Edward Hopper's 1923 trip to Gloucester, Massachusetts was a pivotal moment in his career and the catalyst in the transformation of his reputation from well known illustrator and print maker to one of the greatest artists of the twentieth century. It was in the artist's colony on Cape Ann that he met Jo Nivison, his future wife, who would encourage Hopper to use watercolor, the medium that would transform his career.
When Hopper exhibited six of his 1923 Gloucester watercolors in a group show at the Brooklyn Museum that fall, he garnered critical acclaim and sold his first work since the 1913 Armory Show when the institution purchased The Mansard Roof. Buoyed by his new found success, Hopper continued to work in watercolor throughout his career. The nature of the medium allowed him a greater freedom and spontaneity and acted as a counterbalance to the more austere medium of oil painting in his ouevre.
Enchanted by the port town, Hopper returned again in the summer of 1924 when he painted Gloucester Beach, Bass Rocks. As the artist tended to eschew the town's traditionally appealing pictorial subjects, the present work is one of his few watercolors to depict a beach, which he presents as a simplified, modernist rendition of a conventional theme. Hopper uses three broad, horizontal bands of diaphanous color for the beach, water and sky, which are punctuated by the colorful, vertical forms of bathers and umbrellas.
As with all of Hopper's watercolors, light is fundamental to Gloucester Beach, Bass Rocks as are the fluidity and spontaneity of the delicate washes. Hopper's technique and practice of painting en plein air are central to the success of the work. He began with a quick pencil sketch, the remnants of which are still visible in the umbrellas, and filled it in with subtle washes to capture the luminosity and nuances of the summer sun and the warm, thin atmosphere. The dabs of rich color in the umbrellas and beach chair act as a foil for the soft, tawny sand and the ethereal, pale blue sky and add complexity to the picture. Hopper adeptly exploits his support, using exposed paper for much of the beach and highlighting it with several quick dashes of pale purple and brown washes. Similarly he leaves bare paper to denote streams of light that have slipped through the cloister of umbrellas to the left of the composition creating a pattern of sun and shadow on the three seated figures. Hopper's proficiency with watercolor combined with his subjective vision of the scene, give Gloucester Beach, Bass Rocks a lasting freshness.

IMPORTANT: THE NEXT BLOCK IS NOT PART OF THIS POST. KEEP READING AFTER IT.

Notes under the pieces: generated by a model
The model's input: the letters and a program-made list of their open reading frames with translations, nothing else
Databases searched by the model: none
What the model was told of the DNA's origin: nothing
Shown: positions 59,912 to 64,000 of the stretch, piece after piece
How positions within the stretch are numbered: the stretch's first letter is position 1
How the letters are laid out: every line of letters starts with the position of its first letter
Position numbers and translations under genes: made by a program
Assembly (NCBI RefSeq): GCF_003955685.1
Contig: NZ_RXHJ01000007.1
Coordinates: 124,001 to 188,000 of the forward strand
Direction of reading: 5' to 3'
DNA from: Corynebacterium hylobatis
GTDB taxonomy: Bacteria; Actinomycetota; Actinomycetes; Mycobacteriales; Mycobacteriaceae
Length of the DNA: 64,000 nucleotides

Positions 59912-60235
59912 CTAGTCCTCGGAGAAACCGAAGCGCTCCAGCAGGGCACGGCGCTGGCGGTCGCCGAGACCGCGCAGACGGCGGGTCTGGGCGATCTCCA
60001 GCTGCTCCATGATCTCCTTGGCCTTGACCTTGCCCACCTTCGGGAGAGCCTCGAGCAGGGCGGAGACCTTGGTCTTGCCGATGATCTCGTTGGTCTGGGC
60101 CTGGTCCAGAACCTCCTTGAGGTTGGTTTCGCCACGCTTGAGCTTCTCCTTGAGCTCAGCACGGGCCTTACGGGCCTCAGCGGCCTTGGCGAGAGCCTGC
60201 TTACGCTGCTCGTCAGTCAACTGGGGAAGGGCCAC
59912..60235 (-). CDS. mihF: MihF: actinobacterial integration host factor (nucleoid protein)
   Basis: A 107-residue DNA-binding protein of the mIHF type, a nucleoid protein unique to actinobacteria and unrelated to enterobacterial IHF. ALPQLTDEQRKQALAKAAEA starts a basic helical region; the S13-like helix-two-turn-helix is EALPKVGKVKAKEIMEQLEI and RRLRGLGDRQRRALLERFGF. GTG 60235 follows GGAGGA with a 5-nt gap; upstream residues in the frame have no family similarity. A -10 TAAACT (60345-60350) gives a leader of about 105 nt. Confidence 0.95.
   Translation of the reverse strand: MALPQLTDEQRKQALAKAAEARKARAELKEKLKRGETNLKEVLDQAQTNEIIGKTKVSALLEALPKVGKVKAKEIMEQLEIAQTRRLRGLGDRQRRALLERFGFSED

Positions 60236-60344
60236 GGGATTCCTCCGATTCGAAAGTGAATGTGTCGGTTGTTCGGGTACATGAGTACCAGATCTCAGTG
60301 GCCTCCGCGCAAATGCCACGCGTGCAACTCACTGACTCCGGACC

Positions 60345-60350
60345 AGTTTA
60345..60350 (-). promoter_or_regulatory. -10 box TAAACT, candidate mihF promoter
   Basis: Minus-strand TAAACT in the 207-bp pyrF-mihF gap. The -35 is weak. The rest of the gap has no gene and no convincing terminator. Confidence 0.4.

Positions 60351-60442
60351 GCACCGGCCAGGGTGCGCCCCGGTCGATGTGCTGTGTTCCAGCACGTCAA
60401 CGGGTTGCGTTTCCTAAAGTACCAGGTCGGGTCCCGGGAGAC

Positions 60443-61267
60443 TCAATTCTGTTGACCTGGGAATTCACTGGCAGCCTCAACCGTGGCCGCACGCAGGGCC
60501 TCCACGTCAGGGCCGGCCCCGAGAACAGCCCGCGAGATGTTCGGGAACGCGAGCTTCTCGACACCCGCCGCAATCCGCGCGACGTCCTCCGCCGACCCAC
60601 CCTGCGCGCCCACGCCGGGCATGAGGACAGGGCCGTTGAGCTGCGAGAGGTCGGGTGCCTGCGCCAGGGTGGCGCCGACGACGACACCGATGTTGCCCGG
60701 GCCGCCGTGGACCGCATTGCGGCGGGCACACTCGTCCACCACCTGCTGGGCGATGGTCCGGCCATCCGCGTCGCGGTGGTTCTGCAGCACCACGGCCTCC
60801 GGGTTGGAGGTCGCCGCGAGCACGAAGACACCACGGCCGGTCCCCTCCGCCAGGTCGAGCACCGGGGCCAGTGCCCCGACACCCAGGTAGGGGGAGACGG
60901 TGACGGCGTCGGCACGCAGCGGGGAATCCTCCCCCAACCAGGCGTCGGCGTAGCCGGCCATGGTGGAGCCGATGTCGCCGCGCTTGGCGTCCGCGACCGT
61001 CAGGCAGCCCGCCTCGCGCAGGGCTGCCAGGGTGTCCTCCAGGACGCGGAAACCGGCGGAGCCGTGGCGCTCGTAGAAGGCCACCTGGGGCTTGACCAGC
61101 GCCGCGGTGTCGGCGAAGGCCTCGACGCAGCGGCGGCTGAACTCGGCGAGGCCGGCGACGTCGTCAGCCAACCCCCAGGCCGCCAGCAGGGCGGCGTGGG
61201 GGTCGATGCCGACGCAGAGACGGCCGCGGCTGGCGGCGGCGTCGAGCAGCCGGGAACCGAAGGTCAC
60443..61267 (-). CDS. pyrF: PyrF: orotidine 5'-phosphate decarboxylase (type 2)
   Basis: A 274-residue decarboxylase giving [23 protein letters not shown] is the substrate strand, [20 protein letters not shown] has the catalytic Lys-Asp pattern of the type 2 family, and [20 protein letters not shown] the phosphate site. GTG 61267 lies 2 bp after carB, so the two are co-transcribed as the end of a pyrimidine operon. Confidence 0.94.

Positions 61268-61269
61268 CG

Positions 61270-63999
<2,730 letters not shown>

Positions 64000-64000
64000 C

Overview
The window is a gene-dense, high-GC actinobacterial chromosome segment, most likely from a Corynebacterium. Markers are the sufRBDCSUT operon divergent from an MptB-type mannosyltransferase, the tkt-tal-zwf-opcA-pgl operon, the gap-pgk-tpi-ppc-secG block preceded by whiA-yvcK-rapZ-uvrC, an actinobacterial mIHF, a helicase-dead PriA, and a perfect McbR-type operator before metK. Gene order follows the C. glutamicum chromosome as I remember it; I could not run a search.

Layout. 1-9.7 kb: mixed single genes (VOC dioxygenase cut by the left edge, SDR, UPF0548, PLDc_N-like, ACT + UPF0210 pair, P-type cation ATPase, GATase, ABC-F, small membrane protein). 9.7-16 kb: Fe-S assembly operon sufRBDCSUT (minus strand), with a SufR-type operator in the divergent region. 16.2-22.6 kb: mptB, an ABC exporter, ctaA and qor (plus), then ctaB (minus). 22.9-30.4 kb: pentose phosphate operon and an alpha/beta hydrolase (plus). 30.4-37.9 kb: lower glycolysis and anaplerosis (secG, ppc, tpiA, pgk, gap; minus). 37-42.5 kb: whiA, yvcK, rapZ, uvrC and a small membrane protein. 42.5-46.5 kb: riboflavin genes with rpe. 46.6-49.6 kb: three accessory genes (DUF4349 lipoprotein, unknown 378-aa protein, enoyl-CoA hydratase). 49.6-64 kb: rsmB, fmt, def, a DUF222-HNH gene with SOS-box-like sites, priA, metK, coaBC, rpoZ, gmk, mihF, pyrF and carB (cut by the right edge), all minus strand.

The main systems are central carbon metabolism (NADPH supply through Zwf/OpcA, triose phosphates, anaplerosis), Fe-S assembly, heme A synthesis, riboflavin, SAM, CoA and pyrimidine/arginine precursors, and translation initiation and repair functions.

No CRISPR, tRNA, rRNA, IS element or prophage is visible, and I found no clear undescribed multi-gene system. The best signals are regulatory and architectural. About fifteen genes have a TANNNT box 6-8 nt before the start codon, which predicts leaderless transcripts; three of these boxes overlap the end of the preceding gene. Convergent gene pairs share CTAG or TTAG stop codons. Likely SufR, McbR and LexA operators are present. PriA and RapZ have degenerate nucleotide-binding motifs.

Hopper chooses to paint the scene from the perspective of a distant observer. A large swath of sand separates him from the bathers, all of which have their backs turned, creating the sensation of isolation. Nascent in Gloucester Beach, Bass Rocks, this motif would pervade much of Hopper's ouevre and dominate his later works. Always the realist, Hopper also sought deeper connections, believing that, "Great art is the outward expression of an inner life in the artist, and this inner life will result in his personal vision of the world. No amount of skillful invention can replace the essential element of imagination." (as quoted in Hirschl & Adler Galleries, Inc., Edward Hopper: Early and Late, exhibition catalogue, New York, 1987, p. 7)
Throughout his career, Hopper would continue to approach traditional subject matter with a new and thoroughly modern perspective. In later trips to Gloucester and throughout the remainder of his career, he would focus a great deal of his attention on the effects of light and shadow on both human and structural forms and the power of atypical vantage points. The roots of these explorations as well as elements of his later, more abstract works, lie in his early successes in watercolor such as Gloucester Beach, Bass Rocks.